Liquidation value is the amount at which a company could sell its assets and settle liabilities on a rush basis. The concept applies to the valuation of a business that is considering entering bankruptcy protection. There are two variations on the concept that can result in different liquidation values:
- Orderly basis. The liquidation event is conducted on an orderly basis, where the seller spends a limited amount of time researching and evaluating possible buyers and their offers.
- Forced basis. If the liquidation event is forced, such as via a one-day auction, the value obtained will be lower than would be the case with an orderly sale.
The liquidation value concept can be extended to be net of liquidation costs, such as the fees charged by any third-party liquidation service hired to handle the sale.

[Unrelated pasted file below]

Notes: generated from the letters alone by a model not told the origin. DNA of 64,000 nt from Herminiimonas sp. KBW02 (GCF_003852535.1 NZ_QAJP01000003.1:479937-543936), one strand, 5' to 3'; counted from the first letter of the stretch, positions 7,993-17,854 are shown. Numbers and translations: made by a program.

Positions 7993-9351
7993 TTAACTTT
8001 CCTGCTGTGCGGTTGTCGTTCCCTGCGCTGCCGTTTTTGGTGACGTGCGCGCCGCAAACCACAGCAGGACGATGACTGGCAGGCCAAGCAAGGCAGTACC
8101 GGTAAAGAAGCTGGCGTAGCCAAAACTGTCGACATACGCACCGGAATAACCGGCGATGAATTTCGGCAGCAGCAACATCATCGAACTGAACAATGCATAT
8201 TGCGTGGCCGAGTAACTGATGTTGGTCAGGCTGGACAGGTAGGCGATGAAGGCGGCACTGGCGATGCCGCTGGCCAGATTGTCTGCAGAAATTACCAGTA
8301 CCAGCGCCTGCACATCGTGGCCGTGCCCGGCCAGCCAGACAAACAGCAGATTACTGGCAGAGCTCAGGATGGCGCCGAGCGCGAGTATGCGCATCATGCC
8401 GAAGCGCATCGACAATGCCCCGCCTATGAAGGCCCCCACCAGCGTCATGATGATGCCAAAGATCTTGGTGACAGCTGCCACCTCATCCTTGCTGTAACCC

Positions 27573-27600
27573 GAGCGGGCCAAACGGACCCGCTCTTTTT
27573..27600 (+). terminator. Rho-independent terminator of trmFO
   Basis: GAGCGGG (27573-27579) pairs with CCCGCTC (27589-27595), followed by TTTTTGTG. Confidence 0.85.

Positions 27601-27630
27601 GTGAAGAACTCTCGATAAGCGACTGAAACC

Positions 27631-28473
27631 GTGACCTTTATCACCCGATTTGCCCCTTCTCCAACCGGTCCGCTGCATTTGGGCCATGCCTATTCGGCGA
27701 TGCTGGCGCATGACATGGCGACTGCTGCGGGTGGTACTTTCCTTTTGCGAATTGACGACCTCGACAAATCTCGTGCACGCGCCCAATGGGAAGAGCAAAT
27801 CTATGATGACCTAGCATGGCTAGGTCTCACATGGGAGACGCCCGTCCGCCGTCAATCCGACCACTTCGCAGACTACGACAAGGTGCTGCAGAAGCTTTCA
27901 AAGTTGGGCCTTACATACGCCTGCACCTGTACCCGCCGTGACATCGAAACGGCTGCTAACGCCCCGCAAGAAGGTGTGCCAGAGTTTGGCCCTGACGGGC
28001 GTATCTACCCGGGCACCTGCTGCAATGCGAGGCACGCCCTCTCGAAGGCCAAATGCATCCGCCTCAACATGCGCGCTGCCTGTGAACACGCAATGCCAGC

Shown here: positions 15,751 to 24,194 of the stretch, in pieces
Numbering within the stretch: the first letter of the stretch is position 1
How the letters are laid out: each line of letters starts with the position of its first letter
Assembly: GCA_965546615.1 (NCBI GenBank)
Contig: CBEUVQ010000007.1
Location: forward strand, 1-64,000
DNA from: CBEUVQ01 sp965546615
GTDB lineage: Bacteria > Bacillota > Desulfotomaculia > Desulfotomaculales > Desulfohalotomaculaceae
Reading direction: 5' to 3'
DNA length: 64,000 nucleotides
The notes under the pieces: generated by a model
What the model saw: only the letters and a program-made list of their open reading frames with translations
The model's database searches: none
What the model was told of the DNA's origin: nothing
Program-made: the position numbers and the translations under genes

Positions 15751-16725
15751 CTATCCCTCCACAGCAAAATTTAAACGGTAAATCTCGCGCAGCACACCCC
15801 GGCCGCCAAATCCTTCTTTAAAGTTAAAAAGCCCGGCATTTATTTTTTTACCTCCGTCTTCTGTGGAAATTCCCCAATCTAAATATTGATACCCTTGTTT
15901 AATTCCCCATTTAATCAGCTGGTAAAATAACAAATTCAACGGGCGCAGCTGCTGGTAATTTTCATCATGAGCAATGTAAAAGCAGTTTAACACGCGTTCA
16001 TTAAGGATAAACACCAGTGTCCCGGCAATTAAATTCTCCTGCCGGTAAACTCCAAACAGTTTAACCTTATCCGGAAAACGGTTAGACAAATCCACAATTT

No matter which of the preceding liquidation valuation methods is used, the calculated amount will be less than fair market value, because the sale transaction does not encompass a sufficient amount of time to make the sale visible to all possible buyers. If more buyers had been made aware of the sale, they might bid asset purchase prices up to higher levels.
Liquidation value can also be compared to the market price of a company's stock. If the market price is lower than the liquidation price, a reasonable assumption is that investors have no confidence in the ability of management to improve the prospects of the business. A possible alternative in this situation is to liquidate the company and return all residual cash to investors; this may represent the best possible return to the investors.
Another use of liquidation value is to use it as the lowest-end estimate of the value of a business that an acquirer wants to purchase. Though the price paid will probably not be the liquidation value, this does establish the bottom boundary of likely bid amounts.